Well first of all, they successfully predicted it would be here now, so they must have done something right.

    The issue is that mass is irrelevant when you're measuring how something is affected by gravity. This was the point of the (possibly apocryphal) experiments of Galileo. The force of the gravity on the object is proportional to the mass of the object, but the force needed to move the object is also proportional to its mass, so it all cancels out. Apophis will continue to follow the same path, no matter what its mass is.

    Now technically speaking the weight of the object does affect the rate at which other things fall towards it. (If you drop a 2kg weight the earth "falls" upwards twice as fast as if you drop a 1kg weight, but the difference is obviously too small to be measured.) So if Apophis encounters an object close to or smaller than its own mass it will make a difference. However i'm pretty sure they aren't able to predict encounters with objects that small, so if it does happen it will be a totally unexpected event with an unknown affect on its orbit anyways.
  • by Smallpond (221300) on Wednesday January 09, 2013 @11:35PM (#42542087) Homepage Journal

    Once it's going away, how would we catch it? It'll be going 25 km/sec relative to us.

  • by Anonymous Coward on Thursday January 10, 2013 @02:51AM (#42543195)

    The orbit of Apophis ranges between 0.7 and 1.1 AU from the sun. In that range, there aren't any large objects it could encounter that we don't already know about. The major uncertainties in its projected orbit are from gravitational perturbations from the outer planets, sunlight pressure, etc., which are fairly well understood: it's quite certain that it won't hit the Earth in 2029.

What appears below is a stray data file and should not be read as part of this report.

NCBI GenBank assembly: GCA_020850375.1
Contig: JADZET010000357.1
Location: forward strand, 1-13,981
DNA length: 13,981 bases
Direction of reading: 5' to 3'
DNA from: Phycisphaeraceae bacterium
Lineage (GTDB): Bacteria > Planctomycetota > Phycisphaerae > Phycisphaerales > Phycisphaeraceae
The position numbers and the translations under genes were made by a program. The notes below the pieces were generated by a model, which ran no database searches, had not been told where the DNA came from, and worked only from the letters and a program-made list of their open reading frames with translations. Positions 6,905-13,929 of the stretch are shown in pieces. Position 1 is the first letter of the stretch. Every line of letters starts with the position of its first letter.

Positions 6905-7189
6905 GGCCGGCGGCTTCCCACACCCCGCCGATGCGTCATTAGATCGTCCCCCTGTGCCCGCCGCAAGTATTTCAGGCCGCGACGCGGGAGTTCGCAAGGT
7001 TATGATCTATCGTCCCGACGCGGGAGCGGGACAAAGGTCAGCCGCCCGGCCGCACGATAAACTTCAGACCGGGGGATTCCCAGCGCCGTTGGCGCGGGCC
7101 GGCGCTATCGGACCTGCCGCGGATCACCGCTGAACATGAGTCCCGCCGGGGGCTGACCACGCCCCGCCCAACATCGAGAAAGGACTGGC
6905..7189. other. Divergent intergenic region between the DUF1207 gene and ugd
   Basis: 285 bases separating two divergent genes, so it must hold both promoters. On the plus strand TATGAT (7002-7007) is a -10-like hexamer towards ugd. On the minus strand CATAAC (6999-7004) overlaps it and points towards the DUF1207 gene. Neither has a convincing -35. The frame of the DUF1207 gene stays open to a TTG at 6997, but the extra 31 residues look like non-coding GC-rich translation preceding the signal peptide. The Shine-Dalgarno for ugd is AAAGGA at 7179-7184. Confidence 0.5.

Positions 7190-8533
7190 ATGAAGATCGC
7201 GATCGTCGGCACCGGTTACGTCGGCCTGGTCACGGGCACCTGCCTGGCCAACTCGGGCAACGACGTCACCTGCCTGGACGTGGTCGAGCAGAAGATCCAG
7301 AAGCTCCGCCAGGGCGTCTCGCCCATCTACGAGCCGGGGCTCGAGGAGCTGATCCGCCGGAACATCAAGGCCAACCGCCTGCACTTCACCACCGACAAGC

However, the encounter with the Earth in 2029 will put Apophis in a new orbit, which depends quite sensitively on how closely it passes us. If it passes us at just the right distance (within a window of 800 m), its new orbit would hit the Earth in 2036. That's the plausible threat from Apophis - though, based on current measurements, there's about a 1-in-7,000,000 chance that it'll happen.

  • by osu-neko (2604) on Thursday January 10, 2013 @04:25AM (#42543547)

    ...I think euthanasia may be appropriate in certain situations, but not when you can put the minds of a couple of expert trauma surgeons into some of the crew and just cut the patients legs off, or waste some explosives to try and remove the debris, or send the ships robot down to the surface to move the debris, or any of a dozen ideas better than just having a few soldiers try to muscle the debris off.

    None of these options were possible at the time.

    When a patient is in extreme chronic pain that can't be stopped and will last for the rest of their life and begs to die, it's time to consider euthensia.

    That would be exactly the situation here. The only options were to either euthanize him, or leave him there in pain to die alone. He asked for the former, and got it.